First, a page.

Red flags on PIT project & barons of sport
Uh-oh. More trouble for Pittsburgh International Airport’s (PIT) $1.1 billion (at least) modernization project. And, yet again, the Allegheny County Airport Authority is telling the public to pay no attention to that shouting marketplace behind the curtain.
The Post-Gazette reports that the Standard & Poor’s (S&P) rating agency has downgraded the Findlay Township airport’s credit outlook. That guidance went from “stable” to “negative.”
From the agency report:
“Given the weak state of the airline industry, any [capital expenditure] that is dependent on higher charges may not eventuate until there is confidence in economic returns through appropriate charges.”
The PIT rejiggering, already delayed by the coronavirus pandemic, could face higher borrowing costs to finance a project already surrounded by serious and growing questions.
The project involves building a new ticketing, baggage claim and check-in/security terminal in an attempt to right-size the facility, the Airport Authority says.
But the project was pretty much sprung on the public with little or no input, the airlines expected to help pay for right-sizing (through landing fees and such) had yet to sign any lease agreements even before the pandemic hit and the final design remained, well, hardly final.
Lest we forget, the initial $1.1 billion price tag suddenly became a “placeholder” price with nowhere to go but up.
Even some in the typically chummy “airport analyst” community have turned into something close to doubting Thomases. One expert even suggests the project might need to be abandoned.
Have no trepidations, an Airport Authority spokesman says, the credit outlook might be negative but the facility’s bond rating remains at A-minus.
But it remains quite difficult to imagine the airlines, crushed by the pandemic and with not much to cheer about for the rest of the year, rushing to sign new leases at PIT.
It would be too easy, and far too convenient, to blame all the airport’s woes on the pandemic. And it appears that some officials are doing just that.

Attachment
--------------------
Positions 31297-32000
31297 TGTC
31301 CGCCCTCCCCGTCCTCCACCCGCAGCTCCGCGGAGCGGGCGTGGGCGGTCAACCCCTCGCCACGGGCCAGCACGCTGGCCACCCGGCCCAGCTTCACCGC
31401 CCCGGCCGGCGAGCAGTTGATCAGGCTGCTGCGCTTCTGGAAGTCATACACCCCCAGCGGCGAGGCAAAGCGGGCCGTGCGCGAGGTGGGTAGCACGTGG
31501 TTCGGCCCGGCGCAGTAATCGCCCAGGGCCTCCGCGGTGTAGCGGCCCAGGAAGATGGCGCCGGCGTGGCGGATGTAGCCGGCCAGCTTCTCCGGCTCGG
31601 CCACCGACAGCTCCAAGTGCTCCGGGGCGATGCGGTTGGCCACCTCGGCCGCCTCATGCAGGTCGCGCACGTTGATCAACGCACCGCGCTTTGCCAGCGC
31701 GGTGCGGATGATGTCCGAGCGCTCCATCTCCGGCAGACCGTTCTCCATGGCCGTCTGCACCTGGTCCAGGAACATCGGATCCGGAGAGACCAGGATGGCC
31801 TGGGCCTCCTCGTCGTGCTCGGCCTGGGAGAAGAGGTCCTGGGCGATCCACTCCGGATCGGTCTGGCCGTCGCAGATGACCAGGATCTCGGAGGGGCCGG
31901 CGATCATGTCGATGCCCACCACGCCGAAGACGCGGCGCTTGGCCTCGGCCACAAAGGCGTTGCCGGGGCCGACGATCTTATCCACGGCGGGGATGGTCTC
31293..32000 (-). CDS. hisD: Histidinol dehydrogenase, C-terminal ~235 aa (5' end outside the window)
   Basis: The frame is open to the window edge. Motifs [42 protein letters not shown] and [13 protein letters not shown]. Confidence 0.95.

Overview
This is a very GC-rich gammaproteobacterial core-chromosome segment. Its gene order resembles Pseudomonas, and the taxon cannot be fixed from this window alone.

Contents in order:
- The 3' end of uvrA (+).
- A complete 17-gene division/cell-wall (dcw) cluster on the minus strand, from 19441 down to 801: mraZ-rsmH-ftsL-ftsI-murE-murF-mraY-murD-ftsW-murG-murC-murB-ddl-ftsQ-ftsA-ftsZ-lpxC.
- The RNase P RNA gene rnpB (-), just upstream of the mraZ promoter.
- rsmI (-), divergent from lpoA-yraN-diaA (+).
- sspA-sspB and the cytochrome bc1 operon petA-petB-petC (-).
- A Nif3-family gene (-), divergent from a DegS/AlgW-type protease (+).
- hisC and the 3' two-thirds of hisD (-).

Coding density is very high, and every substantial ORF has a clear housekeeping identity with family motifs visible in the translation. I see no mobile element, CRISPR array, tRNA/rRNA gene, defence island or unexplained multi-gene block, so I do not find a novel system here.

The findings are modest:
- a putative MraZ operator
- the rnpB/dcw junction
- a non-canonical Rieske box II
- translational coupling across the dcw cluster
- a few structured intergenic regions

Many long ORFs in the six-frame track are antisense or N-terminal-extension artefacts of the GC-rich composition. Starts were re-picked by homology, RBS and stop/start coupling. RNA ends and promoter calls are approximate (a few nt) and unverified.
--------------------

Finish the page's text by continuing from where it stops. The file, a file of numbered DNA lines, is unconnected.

As previously noted, there were serious questions about operations at PIT before the pandemic hit. Board conflicts. Management issues. Failed subsidies to airlines, with one even incentivizing failure. Subsidies to one foreign carrier that helped drive another carrier’s foreign flights into oblivion.
Attempting to put a coronavirus mask on those pre-existing conditions is an intellectually dishonest sleight of hand that must not be abided by the public.
The Wall Street Journal reports that two decades of using borrowed money to pay for new playgrounds for the barons of sport is coming back to haunt cities in this coronavirus pandemic era.
“The National League of Cities, an advocacy group, projects that American cities, towns and villages will experience a combined shortfall of roughly $360 billion through 2022, raising questions about decisions to allocate public money to sports franchises,” The Journal notes.
“The borrowers envisioned the sports facilities as a form of economic development that would attract fans from near and far, raising cities’ national profile and boosting their revenue beyond what was needed to pay back the bonds.
“The pandemic has turned that calculus on its head, crushing tourism proceeds and turning stadiums into a strain on city budgets—when cities are already hemorrhaging revenue from coronavirus shutdowns.”
And as Frank Gamrat, the Allegheny Institute’s executive director, reminds:
“That’s something no one really considers. The dreamers that put these things together always assume that the money will continue to roll in indefinitely.
“While I think PNC Park and Heinz Field are safe, their bonds will get paid from Regional Asset District (RAD) dollars, leaving other organizations to fight over the scraps.
“I wonder about PPG Paints Arena,” he says. “What if the team struggles to make its payment as its season was cut short?”
Gamrat’s bottom line:
“The stadiums and arenas, built to enrich private sports owners, will take money away from more deserving public-serving ventures like museums, libraries, etc. It’s yet another reason why these investments were bad ideas.”
Colin McNickle is communications and marketing director at the Allegheny Institute for Public Policy (firstname.lastname@example.org).